Host interface adapter 270 may interface with multiple initiators 10, each requiring various read and write operations to be sequentially carried out. Main CPU 250 manages a queue of a sequence of commands for each disk storage device 210 and transmits multiple commands to CPU 212 of each respective disk storage device 210. Responsive to status communications from each CPU 212, main CPU 250 is able to keep track of the disk commands that are outstanding for each disk storage device 210. As one means of reducing latency, each CPU 212 is programmed to analyze the sequence of commands received from main CPU 250 and reorder that sequence to provide the best performance and the lowest overall latency. For instance, each CPU 212, at any time, chooses a command to execute from the plurality of commands from the queue based on the angular position of the disk media, selecting the command that requires the least amount of media rotation to place the required portion of the disk media under the drive's heads to execute the read or write command. Thus, each of the disk storage devices 210 independently executes commands, based on whatever sequence of commands can be executed with the least latency. Main CPU 250 Keeps track of the commands completed by each disk storage device 210 and notifies host CPU 260 when particular write commands have been completed and when the data read from the disk storage devices 210 is available in the disk channel memories 220A-220J for processing by dual parity generation engine 230. As will be described in following paragraphs, main CPU 250 is able to further reduce the latency of memory system 200 by not waiting for all of the disk storage devices 210 to finish a read operation before informing the host CPU 260 that the data is ready for processing by dual parity generation engine 230.

Main CPU 250 need not report to host CPU 260 that data is ready for processing by dual parity generation engine 230 before all of the disk storage devices 210 have completed a particular read command if the last disk storage device (the Nth disk storage device) completes the read operation within a set time period. By waiting for all N disk storage devices 210 to finish a particular read operation before dual parity generation engine 230 processes the data read, memory system 210 is able to take full advantage of the dual parity generation engine's ability to detect a loss of valid data from two of the plurality of disk storage channels. However, when the Nth disk storage device takes an unduly long time to provide data to the corresponding disk channel memory, main CPU 250 will signal host CPU 260 to begin the integrity check with the data supplied by N−1 disk storage devices. Thus the amount of time that the Nth disk storage device lags behind the Nth−1 disk storage device to finish the particular read command is saved. That savings in time can be significant. It has been observed that often before disk drives are considered to have reached a “failed” status, they exhibit longer access times than other disk drives in the array executing the same command. A disk drive in that condition will affect the latency of the memory array over thousands of memory read/write operations before its operation degrades to the point that it is designated as having “failed.” The ability to provide valid data to the initiator 10 without having to wait for a disk storage device that takes unduly long to complete a read command provides a significant improvement in performance of memory system 200.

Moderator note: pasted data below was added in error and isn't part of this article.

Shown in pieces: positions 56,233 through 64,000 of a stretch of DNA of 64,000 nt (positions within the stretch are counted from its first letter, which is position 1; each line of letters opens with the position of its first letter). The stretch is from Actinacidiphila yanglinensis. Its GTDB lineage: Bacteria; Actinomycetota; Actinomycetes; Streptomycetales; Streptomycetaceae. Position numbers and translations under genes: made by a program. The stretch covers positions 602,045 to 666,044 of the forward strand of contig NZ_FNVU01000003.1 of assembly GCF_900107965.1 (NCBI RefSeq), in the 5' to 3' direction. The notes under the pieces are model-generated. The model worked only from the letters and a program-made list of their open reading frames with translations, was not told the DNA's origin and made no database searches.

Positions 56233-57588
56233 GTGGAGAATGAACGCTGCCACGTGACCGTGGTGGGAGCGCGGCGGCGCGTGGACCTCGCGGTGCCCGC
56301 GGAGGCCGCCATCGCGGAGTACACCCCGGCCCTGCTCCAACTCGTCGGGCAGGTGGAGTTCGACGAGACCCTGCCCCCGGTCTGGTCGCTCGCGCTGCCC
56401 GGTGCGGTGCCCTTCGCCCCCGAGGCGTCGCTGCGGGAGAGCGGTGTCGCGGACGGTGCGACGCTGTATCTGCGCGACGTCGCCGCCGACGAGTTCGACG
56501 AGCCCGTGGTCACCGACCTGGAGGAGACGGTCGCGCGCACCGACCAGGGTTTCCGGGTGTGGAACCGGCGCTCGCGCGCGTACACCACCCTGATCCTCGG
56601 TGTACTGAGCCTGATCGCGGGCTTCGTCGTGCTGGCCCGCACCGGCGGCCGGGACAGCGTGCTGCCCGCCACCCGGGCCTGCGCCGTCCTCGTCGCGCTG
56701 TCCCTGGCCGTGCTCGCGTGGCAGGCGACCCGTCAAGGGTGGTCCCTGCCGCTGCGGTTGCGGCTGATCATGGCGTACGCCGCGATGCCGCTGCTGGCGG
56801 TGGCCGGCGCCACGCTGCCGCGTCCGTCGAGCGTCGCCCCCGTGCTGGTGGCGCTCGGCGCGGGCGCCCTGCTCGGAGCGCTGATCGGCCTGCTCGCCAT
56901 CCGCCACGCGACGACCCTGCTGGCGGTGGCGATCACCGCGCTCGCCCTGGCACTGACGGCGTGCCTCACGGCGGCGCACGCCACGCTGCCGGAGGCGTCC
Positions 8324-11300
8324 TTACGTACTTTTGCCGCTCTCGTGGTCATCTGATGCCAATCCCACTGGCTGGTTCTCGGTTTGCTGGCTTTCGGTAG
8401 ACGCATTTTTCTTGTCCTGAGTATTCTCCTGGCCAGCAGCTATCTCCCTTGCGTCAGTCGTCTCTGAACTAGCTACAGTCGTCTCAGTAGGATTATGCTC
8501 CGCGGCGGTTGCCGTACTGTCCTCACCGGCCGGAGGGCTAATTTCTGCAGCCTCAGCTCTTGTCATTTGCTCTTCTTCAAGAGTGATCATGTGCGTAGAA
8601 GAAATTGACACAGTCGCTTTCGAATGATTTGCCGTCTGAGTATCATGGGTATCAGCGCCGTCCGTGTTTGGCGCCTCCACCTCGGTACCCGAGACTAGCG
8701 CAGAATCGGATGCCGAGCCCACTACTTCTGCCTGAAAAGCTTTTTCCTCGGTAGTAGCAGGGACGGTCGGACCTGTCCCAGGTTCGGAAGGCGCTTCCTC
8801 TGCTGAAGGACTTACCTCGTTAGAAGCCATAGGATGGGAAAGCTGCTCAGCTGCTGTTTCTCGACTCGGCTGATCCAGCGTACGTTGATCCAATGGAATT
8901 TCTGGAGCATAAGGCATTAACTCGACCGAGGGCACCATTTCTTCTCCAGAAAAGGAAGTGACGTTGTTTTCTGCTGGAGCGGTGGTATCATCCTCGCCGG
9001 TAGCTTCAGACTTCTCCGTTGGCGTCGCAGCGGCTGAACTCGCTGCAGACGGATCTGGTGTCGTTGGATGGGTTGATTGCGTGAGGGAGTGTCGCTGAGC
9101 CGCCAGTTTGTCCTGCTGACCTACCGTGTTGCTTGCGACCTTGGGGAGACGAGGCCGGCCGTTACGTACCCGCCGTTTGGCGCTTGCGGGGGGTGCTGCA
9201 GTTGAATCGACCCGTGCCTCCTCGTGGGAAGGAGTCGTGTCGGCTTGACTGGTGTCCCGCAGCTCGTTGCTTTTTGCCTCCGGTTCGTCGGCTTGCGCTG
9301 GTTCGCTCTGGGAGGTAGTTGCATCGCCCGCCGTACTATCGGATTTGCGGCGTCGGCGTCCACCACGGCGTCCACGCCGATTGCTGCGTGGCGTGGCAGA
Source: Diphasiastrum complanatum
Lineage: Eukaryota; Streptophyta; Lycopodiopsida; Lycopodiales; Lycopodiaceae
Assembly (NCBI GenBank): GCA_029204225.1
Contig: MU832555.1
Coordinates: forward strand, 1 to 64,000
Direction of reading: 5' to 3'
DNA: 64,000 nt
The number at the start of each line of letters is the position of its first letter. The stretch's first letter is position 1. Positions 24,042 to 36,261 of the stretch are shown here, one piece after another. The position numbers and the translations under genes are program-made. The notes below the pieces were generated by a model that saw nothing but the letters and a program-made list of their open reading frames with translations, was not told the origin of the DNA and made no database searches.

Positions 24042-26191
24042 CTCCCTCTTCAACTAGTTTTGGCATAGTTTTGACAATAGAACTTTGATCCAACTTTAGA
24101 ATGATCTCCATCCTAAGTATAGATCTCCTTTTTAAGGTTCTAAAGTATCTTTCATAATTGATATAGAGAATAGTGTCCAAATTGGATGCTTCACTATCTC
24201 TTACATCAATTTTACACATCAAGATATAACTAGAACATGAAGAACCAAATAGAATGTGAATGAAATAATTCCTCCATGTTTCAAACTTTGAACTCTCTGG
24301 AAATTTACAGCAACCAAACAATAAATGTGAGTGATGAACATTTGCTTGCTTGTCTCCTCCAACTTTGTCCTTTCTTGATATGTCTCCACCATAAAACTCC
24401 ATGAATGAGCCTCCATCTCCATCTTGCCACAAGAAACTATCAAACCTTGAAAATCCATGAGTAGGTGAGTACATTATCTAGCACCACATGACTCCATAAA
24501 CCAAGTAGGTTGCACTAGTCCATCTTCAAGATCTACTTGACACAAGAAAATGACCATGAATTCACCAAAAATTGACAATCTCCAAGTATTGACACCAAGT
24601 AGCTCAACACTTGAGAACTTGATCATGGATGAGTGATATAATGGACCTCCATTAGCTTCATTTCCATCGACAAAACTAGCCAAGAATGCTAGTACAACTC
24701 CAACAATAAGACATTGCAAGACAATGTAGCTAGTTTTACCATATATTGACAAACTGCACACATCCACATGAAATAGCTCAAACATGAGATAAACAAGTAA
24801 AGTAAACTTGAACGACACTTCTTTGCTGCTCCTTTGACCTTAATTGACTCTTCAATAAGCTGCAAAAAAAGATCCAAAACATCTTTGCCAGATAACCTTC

The data not supplied from the Nth disk storage device is of course identified to dual parity generation engine 230 as invalid data by host CPU 260, based on the status information it receives from main CPU 250. Since dual parity generation engine 230 can tolerate a loss of valid data from two of the plurality of disk storage channels, and can reconstruct valid data if invalid data is detected from one known disk channel, dual parity generation engine 230 can reconstruct the data from the Nth disk storage channel if the data from the N−1 disk storage channels is good, and can detect when it is not. Thus, latency is able to be reduced without sacrificing the integrity of the data supplied to the initiator 10.

If the transfer status returned by the dual parity generation engine 230 to the host CPU 260 indicates the data is invalid, host CPU 260 will begin the error recovery procedure. The first step in error recovery is to wait for the Nth disk storage device to complete the particular read operation. With data from all of the disk storage devices, the data transfer from the disk channel memories 220A-220J to the stage buffer 240 is repeated through dual parity generation engine 230, to recheck the integrity of the data and possibly reconstruct invalid data provided from one of the N−1 disk storage channels. If the data is still determined to be invalid, the transfer from the plurality of disk channel memories 220A-220J through the dual parity generation engine 230 to the stage buffer 240 will then be repeated. This retry of the transfer repairs most soft data errors and soft bus parity errors. If the retry does not produce valid data, the host processor 260 will initiate auto-correction technique, such as that disclosed in co-pending patent application Ser. No. 11/844,664, entitled Method For Auto-Correction Of Errors In A Raid Memory System, filed 24 Aug. 2007, or simply repeating the execution of the entire read command and validation of the data.